3. c. Aspirin. A large, randomized controlled trial failed to show cardiovascular risk reduction in patients exposed to low-dose aspirin perioperatively. Furthermore, aspirin was shown to increase the risk for perioperative bleeding. Therefore, aspirin should generally be stopped 5–7 days before surgery. Exceptions include:

      1. i. Patients with coronary stents (either bare metal or drug-eluting) should remain on low-dose aspirin perioperatively. The only exception may be some neurosurgical procedures with very high bleeding risk in patients with stents.

      2. ii. For patients with advanced cardiovascular and/or cerebrovascular disease, continuation of low-dose aspirin perioperatively can be considered.

    4. d. α‎-Agonists (e.g., clonidine). Although some older trials using an intravenous α‎-agonist appeared to show perioperative cardiovascular risk reduction, a recent large randomized controlled trial using clonidine failed to show any benefit.

  3. C. Revascularization Strategies

    1. a. Although recent coronary revascularization procedures (e.g., coronary artery bypass grafting [CABG] or percutaneous coronary intervention [PCI]) appear to offer protection for patients with ischemic heart disease in the perioperative setting, such interventions are not recommended solely for the goal of reducing risk in preparation for surgery. Therefore, with few exceptions, coronary artery revascularization should not be performed to “get the patient through surgery.”

      1. i. The Coronary Artery Revascularization Prophylaxis (CARP) Trial was a large prospective trial that randomized patients with significant but stable coronary artery disease (at least one coronary artery with ≥70% stenosis) undergoing major vascular surgery to either medical therapy and revascularization (either CABG or PCI) or to medical therapy alone. There was no difference in postoperative myocardial infarction at 30 days as well as no difference in overall mortality at almost 3 years. Preoperative revascularization is thus not recommended for patient with significant but stable coronary artery disease.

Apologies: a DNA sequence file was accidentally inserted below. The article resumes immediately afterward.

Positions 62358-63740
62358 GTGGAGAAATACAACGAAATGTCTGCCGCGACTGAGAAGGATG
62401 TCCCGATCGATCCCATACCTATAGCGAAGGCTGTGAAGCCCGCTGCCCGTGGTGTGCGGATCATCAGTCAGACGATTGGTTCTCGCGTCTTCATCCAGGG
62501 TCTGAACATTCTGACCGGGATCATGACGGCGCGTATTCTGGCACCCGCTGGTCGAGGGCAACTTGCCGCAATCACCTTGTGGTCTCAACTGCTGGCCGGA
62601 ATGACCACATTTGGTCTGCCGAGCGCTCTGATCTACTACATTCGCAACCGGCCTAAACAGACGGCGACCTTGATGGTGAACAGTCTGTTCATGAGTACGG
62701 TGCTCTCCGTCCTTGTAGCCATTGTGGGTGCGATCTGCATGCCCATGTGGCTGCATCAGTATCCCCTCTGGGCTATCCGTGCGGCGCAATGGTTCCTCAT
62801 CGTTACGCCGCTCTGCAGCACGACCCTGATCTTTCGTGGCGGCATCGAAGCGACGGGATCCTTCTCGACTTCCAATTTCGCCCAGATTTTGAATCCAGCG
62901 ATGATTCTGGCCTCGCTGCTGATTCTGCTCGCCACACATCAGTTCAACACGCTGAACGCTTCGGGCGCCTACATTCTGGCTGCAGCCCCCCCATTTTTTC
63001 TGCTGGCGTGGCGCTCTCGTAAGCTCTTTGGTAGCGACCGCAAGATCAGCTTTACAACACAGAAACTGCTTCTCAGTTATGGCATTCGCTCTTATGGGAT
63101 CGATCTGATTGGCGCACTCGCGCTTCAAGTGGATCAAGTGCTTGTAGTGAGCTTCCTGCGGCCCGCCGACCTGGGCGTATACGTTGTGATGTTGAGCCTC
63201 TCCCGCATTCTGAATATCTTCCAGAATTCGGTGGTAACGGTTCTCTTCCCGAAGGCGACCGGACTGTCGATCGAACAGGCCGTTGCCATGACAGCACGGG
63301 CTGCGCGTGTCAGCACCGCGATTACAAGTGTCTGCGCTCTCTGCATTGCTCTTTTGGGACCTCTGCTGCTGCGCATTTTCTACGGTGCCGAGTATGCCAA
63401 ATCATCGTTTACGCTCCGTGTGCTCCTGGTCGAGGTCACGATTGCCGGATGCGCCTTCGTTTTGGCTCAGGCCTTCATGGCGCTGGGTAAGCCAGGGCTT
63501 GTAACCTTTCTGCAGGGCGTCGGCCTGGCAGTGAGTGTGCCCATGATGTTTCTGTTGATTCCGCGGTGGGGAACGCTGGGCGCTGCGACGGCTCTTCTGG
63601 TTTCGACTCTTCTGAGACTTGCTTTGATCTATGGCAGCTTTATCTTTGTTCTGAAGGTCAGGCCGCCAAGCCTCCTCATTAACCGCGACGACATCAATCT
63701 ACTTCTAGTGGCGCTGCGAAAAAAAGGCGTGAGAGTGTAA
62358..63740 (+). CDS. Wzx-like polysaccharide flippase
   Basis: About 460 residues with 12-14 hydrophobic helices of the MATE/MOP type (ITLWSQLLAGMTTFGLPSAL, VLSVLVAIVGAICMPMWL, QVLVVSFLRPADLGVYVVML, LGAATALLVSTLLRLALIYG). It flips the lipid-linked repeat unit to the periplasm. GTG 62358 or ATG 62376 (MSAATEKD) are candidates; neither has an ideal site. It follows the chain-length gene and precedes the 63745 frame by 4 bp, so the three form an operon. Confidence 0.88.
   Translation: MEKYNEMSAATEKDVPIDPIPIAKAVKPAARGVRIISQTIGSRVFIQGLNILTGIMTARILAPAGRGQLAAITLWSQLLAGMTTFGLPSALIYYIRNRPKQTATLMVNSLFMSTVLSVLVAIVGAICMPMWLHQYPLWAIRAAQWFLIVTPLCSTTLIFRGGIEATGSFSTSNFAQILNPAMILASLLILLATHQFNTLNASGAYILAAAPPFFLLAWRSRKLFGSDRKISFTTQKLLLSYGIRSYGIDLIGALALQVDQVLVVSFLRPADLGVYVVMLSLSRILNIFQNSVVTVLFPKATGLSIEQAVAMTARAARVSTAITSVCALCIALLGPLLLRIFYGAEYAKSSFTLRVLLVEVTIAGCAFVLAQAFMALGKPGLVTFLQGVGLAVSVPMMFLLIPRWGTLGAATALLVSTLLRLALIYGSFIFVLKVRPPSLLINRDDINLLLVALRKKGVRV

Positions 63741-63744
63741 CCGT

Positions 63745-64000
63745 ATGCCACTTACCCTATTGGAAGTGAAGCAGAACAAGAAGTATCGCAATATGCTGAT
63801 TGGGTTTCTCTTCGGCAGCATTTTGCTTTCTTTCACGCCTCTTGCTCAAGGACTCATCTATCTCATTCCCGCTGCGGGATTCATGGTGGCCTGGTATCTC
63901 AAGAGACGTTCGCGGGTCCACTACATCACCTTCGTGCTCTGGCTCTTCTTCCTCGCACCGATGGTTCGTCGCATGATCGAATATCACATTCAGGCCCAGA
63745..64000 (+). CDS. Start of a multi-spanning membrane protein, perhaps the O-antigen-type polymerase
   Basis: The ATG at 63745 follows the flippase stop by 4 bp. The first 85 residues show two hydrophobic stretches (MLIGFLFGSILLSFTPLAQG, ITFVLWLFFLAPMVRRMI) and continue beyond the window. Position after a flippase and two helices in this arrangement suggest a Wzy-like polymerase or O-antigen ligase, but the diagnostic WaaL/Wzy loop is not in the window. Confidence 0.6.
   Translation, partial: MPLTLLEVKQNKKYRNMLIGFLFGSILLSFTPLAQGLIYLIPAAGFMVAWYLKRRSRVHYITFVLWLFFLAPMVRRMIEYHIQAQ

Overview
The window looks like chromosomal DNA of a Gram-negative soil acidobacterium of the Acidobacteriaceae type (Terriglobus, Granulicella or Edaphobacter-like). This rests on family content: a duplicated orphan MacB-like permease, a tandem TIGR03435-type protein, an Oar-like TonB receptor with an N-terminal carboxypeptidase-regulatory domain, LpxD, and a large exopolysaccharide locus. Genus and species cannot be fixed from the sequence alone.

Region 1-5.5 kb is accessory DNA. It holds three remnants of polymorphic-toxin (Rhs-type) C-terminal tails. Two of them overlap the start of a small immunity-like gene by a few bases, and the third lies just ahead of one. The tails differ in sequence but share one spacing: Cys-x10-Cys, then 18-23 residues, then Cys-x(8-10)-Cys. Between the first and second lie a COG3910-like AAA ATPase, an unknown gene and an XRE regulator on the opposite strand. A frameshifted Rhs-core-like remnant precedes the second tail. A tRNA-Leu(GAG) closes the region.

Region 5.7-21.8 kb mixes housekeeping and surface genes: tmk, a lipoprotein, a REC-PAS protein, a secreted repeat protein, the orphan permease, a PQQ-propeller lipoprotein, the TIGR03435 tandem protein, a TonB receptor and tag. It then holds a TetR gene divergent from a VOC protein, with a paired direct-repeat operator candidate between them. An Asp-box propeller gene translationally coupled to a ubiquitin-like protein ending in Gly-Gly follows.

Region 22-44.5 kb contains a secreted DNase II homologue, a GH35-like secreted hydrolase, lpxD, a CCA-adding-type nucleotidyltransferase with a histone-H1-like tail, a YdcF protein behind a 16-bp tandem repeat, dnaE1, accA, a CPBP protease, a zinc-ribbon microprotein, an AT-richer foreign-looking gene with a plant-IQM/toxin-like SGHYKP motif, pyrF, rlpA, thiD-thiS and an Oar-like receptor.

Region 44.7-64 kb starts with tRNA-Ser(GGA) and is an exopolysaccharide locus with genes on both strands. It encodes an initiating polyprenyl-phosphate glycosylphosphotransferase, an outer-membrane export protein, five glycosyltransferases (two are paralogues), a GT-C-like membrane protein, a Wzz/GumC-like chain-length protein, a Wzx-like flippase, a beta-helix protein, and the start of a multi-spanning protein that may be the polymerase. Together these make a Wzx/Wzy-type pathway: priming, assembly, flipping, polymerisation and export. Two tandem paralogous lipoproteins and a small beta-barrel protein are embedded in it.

2. ii. Important exceptions when preoperative coronary revascularization may be indicated include patients in whom the following diseases or conditions are present:

        1. 1. Left main coronary artery disease

        2. 2. Unstable angina

        3. 3. Acute myocardial infarction

Suggested Further Readings

Berwanger O, Le Manach Y, Suzumura EA, et al. Association between pre-operative statin use and major cardiovascular complications among patients undergoing non-cardiac surgery: the VISION study. Eur Heart J 2016;37:177–85.Find this resource:

Chopra V, Wesorick DH, Sussman JB, et al. Effect of perioperative statins on death, myocardial infarction, atrial fibrillation, and length of stay: a systematic review and meta-analysis. Arch Surg 2012;147:181–9.Find this resource:

McFalls EO, Ward HB, Moritz TE, et al. Coronary-artery revascularization before elective major vascular surgery. N Engl J Med 2004;351:2795–804.Find this resource:

Myles PS, Smith JA, Forbes A, et al. Stopping vs. continuing aspirin before coronary artery surgery. N Engl J Med 2016;374:728–37.Find this resource:

Wijeysundera DN, Duncan D, Nkonde-Price C, et al. Perioperative ® blockade in noncardiac surgery: a systematic review for the 2014 ACC/AHA guideline on perioperative cardiovascular evaluation and management of patients undergoing noncardiac surgery. Circulation 2014;130:2246.Find this resource: